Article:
China’s Rich, Black-Soil Grain Fields Degraded by Over-Cultivation, White Paper Says
Northeast China’s black soil, some of the most fertile in the world, has been significantly degenerated by over-cultivation in past decades, according to a newly released white paper.
Irrational cultivation and tillage over the past 30 years, as well as climate change, have resulted in problems including erosion and declining fertility, according to the document released (link in Chinese) by the Chinese Academy of Sciences.
The institution calls for better conservation of the soil, which accounts for less than 7% of the world’s land area. The northeast’s black soil zone covers 1.09 million square kilometers, accounting for about 12% of the global total. The zone accounts for a quarter of the country’s grain production. China’s Northeast covers the provinces of Liaoning, Jilin and Heilongjiang.
In guidelines issued (link in Chinese) in February, the State Council, China’s Cabinet, stressed the importance of “promoting a conservation farming model.”
Since 1990, according to the white paper, the black soil area under cultivation has continued to increase. And cultivation in sloping areas has intensified the level of soil erosion, which has then diminished the soil’s fertility. The black soil area has suffered erosion over 218,700 square kilometers, according to latest data released by the Ministry of Water Resources.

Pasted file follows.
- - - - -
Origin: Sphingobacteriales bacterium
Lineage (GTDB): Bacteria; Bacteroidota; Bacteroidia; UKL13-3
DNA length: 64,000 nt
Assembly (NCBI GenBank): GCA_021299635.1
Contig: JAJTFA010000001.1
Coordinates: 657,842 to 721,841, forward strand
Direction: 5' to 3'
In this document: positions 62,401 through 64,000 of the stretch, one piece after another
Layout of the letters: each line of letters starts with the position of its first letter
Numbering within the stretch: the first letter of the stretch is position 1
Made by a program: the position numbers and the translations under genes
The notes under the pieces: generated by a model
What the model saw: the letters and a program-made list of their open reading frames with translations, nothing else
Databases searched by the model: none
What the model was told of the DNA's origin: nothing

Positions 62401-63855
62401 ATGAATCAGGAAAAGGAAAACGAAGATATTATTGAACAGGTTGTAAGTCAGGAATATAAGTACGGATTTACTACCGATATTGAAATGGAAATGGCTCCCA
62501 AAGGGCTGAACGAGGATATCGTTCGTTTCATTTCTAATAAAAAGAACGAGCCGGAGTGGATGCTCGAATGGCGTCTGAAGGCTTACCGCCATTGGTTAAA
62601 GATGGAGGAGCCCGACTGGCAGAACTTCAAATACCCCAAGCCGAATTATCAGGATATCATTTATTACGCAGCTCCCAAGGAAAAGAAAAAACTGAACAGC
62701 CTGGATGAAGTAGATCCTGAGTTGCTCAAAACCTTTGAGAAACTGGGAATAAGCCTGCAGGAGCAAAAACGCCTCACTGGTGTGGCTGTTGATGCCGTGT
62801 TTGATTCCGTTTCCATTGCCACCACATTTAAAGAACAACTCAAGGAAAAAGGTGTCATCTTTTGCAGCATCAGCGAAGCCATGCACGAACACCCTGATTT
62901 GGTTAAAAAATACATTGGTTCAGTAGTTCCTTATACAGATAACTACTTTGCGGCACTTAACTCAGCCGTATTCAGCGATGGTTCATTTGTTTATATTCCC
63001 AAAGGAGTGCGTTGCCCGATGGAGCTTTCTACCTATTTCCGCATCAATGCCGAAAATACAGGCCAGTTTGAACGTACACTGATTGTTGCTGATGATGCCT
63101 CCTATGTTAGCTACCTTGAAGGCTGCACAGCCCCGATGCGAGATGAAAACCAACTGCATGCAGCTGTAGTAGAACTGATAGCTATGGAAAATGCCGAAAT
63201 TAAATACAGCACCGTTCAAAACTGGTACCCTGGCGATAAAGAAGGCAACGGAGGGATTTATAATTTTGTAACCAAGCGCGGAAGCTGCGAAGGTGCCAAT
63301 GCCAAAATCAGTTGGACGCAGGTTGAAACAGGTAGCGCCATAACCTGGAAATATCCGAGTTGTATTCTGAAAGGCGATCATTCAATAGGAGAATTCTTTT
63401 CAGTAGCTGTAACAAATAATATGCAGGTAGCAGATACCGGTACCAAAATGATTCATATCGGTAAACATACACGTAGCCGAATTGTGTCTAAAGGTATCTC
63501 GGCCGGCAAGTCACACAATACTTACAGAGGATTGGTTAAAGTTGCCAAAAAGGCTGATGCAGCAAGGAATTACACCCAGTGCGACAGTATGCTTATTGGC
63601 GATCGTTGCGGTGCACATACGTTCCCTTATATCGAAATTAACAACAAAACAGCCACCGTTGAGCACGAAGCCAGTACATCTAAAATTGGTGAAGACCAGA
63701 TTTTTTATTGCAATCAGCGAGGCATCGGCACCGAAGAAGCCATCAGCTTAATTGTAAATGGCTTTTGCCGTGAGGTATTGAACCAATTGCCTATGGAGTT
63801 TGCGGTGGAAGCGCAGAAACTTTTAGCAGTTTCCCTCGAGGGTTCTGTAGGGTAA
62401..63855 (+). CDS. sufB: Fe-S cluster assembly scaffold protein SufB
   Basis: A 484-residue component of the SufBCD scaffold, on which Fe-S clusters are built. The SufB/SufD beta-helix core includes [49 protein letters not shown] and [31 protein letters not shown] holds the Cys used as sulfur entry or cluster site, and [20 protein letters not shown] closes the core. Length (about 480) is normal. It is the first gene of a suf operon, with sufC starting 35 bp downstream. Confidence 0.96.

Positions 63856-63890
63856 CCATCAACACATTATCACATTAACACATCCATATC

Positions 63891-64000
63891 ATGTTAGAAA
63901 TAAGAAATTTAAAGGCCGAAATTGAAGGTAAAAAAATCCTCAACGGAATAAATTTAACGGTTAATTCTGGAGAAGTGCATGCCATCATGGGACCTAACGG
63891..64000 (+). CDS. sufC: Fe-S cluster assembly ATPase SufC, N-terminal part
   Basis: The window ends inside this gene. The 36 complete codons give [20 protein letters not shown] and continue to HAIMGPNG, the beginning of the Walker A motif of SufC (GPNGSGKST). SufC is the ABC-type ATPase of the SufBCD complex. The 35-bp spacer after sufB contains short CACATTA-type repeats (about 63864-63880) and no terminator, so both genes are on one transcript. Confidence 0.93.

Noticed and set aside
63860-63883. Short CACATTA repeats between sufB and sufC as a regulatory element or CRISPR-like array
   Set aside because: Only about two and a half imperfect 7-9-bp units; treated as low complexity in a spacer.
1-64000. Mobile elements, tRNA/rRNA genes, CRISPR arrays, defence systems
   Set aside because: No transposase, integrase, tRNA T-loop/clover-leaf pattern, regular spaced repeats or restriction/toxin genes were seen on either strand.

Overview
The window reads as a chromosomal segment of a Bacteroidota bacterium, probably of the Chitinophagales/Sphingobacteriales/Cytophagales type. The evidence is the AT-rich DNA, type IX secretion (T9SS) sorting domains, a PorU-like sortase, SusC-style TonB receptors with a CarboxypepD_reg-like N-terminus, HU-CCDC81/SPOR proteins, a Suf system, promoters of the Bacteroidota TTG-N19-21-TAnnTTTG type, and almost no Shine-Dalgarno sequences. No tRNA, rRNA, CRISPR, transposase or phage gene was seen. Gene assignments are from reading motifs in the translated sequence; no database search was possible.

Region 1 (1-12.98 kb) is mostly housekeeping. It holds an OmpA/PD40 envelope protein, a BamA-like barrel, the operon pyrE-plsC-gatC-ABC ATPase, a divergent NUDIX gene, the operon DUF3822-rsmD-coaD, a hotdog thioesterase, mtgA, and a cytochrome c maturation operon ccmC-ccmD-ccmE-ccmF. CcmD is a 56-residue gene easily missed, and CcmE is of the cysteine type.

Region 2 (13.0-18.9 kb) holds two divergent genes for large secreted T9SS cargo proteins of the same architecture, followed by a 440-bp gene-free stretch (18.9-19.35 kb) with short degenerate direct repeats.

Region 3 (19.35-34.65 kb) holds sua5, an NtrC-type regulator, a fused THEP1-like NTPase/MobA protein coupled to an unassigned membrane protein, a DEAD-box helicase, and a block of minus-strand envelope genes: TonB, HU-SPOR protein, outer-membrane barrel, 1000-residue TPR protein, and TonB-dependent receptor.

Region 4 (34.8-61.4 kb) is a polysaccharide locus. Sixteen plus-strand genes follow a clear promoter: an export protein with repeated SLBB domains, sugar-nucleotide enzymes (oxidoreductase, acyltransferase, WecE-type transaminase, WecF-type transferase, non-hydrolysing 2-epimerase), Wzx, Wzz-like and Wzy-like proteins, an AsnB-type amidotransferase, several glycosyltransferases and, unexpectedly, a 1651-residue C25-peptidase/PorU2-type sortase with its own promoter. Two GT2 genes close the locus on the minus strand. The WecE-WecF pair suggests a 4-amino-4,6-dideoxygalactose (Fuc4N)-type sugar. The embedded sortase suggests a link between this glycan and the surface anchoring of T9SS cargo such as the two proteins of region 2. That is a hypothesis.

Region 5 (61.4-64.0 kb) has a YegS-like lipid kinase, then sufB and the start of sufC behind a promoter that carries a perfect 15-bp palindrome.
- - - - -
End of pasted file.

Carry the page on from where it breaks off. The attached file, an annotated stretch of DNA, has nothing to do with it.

Long-term tillage has also reduced the quality of the soil, as cultivation significantly reduced microbial activities and increased compaction, making crops harder to grow in such an environment, according to the white paper.
Liu Xiujun, deputy director of the Institute of Northeast Geography and Agroecology at the Chinese Academy of Sciences, told Caixin that irrational cultivation and tillage are the main causes of land degradation in the Northeast.
However in recent years, farmers have reduced the use of mechanical devices in farming, instead adopting conservation measures and only using machinery five or six times between spring and autumn, Liu said.
“In fact, with the development and use of land, degradation is an inevitable process as organic matter continues to age and mineralize,” he said. “What we can do is to imitate the formation process of black soil by replenishing new organic matter to achieve a dynamic balance.”
Li said that current methods used to replenish soil include introducing straw — an agricultural byproduct — or using more organic fertilizers.
The white paper also said that climate change has intensified land degradation. With global warming, the area has suffered from drought, while increasing heavy rain in some years is likely to result in floods in black soil areas.
Contact reporter Cai Xuejiao (firstname.lastname@example.org) and editor Lu Zhenhua (email@example.com)
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